Global Grand Challenges Scholars Program

Richard was one of the three co-founders of this GCSP program in 2009, and has been involved on the leadership of the program ever since.

Recognized by the National Academy of Engineering, the Global Grand Challenges Scholars Program has grown to include nearly 100 universities globally, and was endorsed in 2015 by President Obama when 122 U.S. engineering deans signed a pledge in the White House to create GCSP programs on their campuses. The program is designed to inspire the next generation of engineers to address the most critical challenges of our planet.

From urban centers to remote corners of Earth, the depths of the oceans to space, humanity has always sought to transcend barriers, overcome challenges, and create opportunities that improve life in our part of the universe. In the last century alone, many GREAT ENGINEERING ACHIEVEMENTS became so commonplace that we now take them mostly for granted. Through technology we have come to expect an abundant supply of food and safe drinking water for much of the world. We rely on electricity for many of our daily activities. We can travel the globe with relative ease, and bring goods and services wherever they are needed. Growing computer and communications technologies are opening up vast stores of knowledge and entertainment. As remarkable as these engineering achievements are, certainly just as many more great challenges and opportunities remain to be realized. While some seem clear, many others are indistinct and many more surely lie beyond most of our imaginations.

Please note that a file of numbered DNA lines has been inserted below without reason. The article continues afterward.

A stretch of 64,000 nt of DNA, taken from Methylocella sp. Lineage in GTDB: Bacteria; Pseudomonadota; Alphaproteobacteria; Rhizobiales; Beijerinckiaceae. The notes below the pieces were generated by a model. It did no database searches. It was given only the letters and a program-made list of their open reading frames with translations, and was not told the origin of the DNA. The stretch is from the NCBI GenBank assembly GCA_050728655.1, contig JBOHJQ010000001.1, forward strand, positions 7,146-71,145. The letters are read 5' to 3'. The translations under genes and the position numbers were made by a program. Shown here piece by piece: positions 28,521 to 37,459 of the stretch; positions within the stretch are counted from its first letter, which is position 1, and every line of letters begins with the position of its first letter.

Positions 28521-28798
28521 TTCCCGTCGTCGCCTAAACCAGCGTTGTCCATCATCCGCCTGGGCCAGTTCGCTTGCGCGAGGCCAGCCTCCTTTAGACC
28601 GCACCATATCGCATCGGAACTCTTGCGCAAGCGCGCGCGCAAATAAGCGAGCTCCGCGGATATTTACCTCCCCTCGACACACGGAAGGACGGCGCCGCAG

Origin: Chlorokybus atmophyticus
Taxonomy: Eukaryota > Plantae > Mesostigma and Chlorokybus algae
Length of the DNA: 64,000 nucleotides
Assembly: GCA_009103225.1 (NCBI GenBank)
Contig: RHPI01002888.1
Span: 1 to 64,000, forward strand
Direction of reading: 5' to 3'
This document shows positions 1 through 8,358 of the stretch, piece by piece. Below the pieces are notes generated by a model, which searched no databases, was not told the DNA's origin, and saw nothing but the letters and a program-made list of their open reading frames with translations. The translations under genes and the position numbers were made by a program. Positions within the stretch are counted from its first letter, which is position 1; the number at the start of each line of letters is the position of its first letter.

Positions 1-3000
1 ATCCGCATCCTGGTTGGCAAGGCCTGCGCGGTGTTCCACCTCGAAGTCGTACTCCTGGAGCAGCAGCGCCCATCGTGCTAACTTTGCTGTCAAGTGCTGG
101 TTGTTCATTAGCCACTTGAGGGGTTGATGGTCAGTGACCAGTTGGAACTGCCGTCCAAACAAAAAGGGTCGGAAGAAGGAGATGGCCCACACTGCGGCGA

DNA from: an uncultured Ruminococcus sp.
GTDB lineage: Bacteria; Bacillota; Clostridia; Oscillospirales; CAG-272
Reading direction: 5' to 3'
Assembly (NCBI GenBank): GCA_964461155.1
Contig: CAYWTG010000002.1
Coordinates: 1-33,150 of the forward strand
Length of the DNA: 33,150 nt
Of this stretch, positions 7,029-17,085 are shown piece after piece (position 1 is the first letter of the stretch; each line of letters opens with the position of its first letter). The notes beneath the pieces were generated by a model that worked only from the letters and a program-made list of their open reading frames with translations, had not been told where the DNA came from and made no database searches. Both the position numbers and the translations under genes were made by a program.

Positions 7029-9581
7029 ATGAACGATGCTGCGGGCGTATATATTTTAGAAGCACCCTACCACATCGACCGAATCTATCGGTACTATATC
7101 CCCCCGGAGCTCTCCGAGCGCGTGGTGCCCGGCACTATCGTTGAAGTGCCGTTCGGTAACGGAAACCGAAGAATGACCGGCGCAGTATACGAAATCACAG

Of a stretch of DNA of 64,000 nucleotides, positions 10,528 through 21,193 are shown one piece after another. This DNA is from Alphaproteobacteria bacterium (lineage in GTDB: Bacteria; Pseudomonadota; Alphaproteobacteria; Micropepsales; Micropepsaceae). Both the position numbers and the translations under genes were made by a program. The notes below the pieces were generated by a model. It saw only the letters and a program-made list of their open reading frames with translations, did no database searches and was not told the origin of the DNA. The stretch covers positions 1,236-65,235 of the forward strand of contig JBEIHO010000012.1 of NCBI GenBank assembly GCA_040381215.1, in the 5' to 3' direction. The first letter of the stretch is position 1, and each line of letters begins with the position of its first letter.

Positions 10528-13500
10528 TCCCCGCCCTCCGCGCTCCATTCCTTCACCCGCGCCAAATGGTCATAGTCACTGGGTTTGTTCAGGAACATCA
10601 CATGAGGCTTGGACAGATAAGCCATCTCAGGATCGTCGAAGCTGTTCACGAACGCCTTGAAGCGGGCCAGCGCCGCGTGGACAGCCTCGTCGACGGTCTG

With input from people around the world, an international group of leading technological thinkers were asked to identify the Grand Challenges for Engineering in the 21st century. The committee suggested these Grand Challenges fall into four cross-cutting themes: SUSTAINABILITY (climate change), HEALTH (pandemics), SECURITY (cybersecurity and AI), and ENRICHING LIFE (diversity, equity and social justice).

The GCSP program is not a curriculum. It is a set of broad goals for developing the motivation and skills to lead in the pursuit of global challenges. These include five elements: (1) research in an area of Grand Challenge; (2) interdisciplinary study; (3) entrepreneurial experience; (4) global perspective; and (5) service learning and cultural awareness. These extracurricular elements are addressed differently on each campus as determined by the dean and faculty.

The GCSP has proven disproportionately attractive for women and under-represented minority engineering students. It has produced an exceptional community of alumni that are in great demand and ready to devote their career to a cause greater than personal profit.

From left to right: Yannis Yortsos, Richard Miller, Jenna Carpenter, and Thomas Katsouleas. 

Update 2022

The National Academy of Engineering awarded the 2022 Bernard M. Gordon Prize for Innovation in Engineering and Technology Education to four people: Jenna Carpenter, Thomas Katsouleas, Yannis Yortsos, and Richard Miller for our work with the Grand Challenges Scholars Program. 

Please see this link with more information about the award and prize (and see the video above that explains the organization).